The IRS has finalized regulations (T.D. 9588) that explain how
to allocate prepaid qualified mortgage insurance (QMI) premiums to
determine the amount of the prepaid premium that is deductible each
Section 163(h) was amended in 2006 to allow certain QMI premiums
to qualify as residence interest for the purposes of claiming
qualified residence interest as an itemized deduction. Currently,
this applies only to certain QMI premiums paid or accrued after
Dec. 31, 2006, and before Jan. 1, 2012, on mortgage insurance
contracts issued after Dec. 31, 2006 However, this provision could
Section 163(h)(3)(E)(i) provides that premiums paid or accrued
for QMI in connection with acquisition indebtedness for a qualified
residence are treated as qualified residence interest for purposes
of Section 163 and, thus, are deductible. Section 163(h)(4)(E)
defines QMI as (1) mortgage insurance provided by the Veterans
Administration (VA), the Federal Housing Administration (FHA) or
the Rural Housing Administration (RHA); and (2) private mortgage
insurance. The amount treated as qualified residence interest may
be reduced or eliminated under Section 163(h)(3)(E)(ii), which
provides that the amount allowed as a deduction is phased out
ratably by 10 percent for each $1,000 that the taxpayer's
adjusted gross income exceeds $100,000.
Section 163(h)(4)(F) states that any amount paid by the taxpayer
for QMI that can properly be allocated to any mortgage the payment
of which extends to periods after the close of the taxable year in
which the amount is paid shall be chargeable to a capital account
and shall be treated as paid in the periods to which the amount is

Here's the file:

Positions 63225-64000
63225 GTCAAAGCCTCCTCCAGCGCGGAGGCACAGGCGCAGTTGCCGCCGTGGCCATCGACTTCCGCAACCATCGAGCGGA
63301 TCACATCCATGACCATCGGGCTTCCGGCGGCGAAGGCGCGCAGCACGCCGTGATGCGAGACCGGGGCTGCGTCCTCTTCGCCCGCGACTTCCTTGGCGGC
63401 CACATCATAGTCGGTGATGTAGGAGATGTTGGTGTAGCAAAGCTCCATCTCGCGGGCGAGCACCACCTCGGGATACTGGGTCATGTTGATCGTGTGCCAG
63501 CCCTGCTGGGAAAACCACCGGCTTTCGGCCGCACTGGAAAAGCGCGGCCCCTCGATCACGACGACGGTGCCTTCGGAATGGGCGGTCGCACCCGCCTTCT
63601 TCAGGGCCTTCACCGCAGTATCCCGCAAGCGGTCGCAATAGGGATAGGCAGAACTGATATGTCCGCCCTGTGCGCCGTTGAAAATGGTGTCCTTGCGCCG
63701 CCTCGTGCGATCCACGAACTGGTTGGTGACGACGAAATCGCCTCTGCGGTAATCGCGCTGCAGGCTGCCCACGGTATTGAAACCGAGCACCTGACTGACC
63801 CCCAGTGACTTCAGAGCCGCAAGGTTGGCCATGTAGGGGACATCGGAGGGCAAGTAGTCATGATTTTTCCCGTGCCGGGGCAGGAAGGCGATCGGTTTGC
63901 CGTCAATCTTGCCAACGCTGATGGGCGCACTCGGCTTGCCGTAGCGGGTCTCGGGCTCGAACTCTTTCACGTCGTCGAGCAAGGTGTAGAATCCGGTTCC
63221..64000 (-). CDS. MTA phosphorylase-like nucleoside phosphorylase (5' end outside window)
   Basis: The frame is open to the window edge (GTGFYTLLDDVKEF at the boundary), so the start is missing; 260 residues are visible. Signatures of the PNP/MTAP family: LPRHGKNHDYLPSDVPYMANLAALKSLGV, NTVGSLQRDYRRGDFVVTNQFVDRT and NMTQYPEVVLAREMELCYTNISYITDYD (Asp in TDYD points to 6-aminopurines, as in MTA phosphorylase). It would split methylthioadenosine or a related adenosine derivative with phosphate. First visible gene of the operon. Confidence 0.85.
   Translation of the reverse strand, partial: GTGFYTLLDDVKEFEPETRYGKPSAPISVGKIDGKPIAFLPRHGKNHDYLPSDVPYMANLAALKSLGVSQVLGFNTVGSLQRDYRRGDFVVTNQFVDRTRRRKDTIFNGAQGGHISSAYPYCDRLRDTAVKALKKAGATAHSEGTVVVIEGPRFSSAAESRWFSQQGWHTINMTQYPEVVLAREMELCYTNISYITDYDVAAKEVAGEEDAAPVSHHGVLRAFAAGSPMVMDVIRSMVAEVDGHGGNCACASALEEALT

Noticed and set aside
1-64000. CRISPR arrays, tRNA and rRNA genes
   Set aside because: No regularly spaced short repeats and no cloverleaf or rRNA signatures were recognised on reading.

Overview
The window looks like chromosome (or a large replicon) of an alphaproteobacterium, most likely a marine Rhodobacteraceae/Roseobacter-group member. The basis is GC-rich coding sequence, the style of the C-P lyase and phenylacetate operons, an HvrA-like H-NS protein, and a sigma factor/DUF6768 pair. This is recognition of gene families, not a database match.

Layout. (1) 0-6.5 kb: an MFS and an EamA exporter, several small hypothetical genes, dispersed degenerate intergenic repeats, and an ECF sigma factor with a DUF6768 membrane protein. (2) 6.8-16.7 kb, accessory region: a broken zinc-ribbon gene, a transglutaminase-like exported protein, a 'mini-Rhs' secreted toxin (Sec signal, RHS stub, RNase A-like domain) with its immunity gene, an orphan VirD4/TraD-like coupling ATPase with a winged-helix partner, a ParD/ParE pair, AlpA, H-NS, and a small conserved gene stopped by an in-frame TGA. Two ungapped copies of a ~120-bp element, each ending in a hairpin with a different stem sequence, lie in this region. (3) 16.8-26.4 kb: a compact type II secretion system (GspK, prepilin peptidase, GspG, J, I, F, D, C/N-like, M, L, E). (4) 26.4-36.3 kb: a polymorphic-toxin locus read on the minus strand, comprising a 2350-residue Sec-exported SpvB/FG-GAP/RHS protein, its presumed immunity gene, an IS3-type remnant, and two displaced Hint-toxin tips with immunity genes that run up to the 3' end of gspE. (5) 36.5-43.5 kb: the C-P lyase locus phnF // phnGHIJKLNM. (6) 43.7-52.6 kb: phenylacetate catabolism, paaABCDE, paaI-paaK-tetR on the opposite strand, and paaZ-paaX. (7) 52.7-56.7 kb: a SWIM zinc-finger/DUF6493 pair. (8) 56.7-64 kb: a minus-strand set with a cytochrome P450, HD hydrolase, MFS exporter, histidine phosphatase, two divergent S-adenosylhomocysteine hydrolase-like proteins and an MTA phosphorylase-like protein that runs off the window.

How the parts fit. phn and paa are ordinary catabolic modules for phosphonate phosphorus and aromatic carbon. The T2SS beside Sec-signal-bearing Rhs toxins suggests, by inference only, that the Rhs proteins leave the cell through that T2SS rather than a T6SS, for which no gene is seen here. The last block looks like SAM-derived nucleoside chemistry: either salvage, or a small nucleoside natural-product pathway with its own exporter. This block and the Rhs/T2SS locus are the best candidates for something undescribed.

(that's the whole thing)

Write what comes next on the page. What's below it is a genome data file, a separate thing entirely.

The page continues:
allocated. No deduction is allowed for the unamortized balance of
the account if the mortgage is satisfied before the end of its
term. Section 163(h)(4)(F) provides that the allocation rules under
this section do not apply to amounts paid for QMI provided by the
VA or the FHA.
The IRS first published temporary (T.D. 9449) and proposed (74
Fed. Reg. 21295) regulations on the issue in 2009. The regulations
explain how to allocate prepaid QMI premiums to determine the
amount of the prepaid premium that is treated as qualified
residence interest each taxable year. The regulations provide that
an individual taxpayer may allocate the prepaid premium ratably
over the shorter of (1) the stated term of the mortgage or (2) 84
months, beginning with the month in which the insurance was
obtained. The final regulations adopt the temporary regulations and
apply to prepaid QMI premiums paid or accrued on or after Jan. 1,
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guide to the subject matter. Specialist advice should be sought
about your specific circumstances.
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The Internal Revenue Service has recently published an IRS Large Business & International Directive, which updates an earlier directive to field agents addressing the examination of capitalization and repair costs issues.